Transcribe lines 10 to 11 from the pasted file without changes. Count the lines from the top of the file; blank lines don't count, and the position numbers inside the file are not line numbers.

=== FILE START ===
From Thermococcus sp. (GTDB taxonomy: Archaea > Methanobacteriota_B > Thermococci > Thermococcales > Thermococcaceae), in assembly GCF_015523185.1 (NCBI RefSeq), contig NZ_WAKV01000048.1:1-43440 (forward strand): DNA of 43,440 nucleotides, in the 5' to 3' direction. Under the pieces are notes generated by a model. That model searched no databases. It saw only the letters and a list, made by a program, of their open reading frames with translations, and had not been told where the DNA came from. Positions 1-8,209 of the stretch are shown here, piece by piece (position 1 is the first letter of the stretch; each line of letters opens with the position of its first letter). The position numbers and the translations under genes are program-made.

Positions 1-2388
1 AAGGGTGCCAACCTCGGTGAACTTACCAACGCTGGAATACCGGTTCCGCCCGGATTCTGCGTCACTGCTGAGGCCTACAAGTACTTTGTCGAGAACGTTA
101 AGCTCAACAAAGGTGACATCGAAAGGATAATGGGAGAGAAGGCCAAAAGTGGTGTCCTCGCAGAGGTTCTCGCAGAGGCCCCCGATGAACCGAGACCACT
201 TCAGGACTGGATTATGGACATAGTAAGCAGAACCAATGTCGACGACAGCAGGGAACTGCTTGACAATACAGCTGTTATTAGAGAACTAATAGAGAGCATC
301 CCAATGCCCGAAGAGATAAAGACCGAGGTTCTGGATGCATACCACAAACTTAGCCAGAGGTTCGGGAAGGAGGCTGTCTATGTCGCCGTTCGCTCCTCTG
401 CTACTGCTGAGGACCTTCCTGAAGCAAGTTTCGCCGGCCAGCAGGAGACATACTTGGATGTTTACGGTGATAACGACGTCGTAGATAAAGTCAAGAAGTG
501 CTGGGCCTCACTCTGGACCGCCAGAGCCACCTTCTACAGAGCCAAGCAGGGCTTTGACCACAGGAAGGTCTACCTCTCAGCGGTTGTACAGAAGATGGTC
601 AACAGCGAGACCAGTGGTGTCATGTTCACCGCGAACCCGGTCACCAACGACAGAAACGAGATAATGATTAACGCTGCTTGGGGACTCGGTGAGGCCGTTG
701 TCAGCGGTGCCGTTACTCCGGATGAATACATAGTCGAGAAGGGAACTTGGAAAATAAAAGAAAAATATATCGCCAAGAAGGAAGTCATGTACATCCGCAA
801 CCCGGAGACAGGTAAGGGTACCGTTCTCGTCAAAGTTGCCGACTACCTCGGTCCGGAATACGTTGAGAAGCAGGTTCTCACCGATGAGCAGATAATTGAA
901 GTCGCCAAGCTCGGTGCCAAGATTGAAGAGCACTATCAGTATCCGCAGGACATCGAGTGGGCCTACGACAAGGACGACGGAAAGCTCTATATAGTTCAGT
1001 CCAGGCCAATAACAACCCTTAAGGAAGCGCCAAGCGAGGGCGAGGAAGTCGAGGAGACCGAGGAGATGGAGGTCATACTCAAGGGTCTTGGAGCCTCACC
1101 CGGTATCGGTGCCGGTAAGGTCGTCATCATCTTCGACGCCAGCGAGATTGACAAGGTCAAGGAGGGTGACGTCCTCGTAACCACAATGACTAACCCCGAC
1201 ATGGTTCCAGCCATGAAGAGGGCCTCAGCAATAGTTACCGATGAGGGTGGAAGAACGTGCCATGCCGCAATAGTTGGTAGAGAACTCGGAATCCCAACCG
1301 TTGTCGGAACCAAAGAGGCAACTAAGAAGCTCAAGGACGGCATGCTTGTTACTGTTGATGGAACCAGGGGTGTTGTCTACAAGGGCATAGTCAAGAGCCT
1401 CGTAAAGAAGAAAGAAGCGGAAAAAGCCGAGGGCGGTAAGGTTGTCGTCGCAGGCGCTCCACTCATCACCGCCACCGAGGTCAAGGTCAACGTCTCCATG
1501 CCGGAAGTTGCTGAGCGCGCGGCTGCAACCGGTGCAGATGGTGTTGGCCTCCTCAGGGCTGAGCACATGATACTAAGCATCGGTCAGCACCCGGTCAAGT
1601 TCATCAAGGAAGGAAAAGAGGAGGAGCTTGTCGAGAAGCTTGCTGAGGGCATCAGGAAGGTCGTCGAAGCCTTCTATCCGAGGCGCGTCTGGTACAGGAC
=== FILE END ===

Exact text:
701 TCAGCGGTGCCGTTACTCCGGATGAATACATAGTCGAGAAGGGAACTTGGAAAATAAAAGAAAAATATATCGCCAAGAAGGAAGTCATGTACATCCGCAA
801 CCCGGAGACAGGTAAGGGTACCGTTCTCGTCAAAGTTGCCGACTACCTCGGTCCGGAATACGTTGAGAAGCAGGTTCTCACCGATGAGCAGATAATTGAA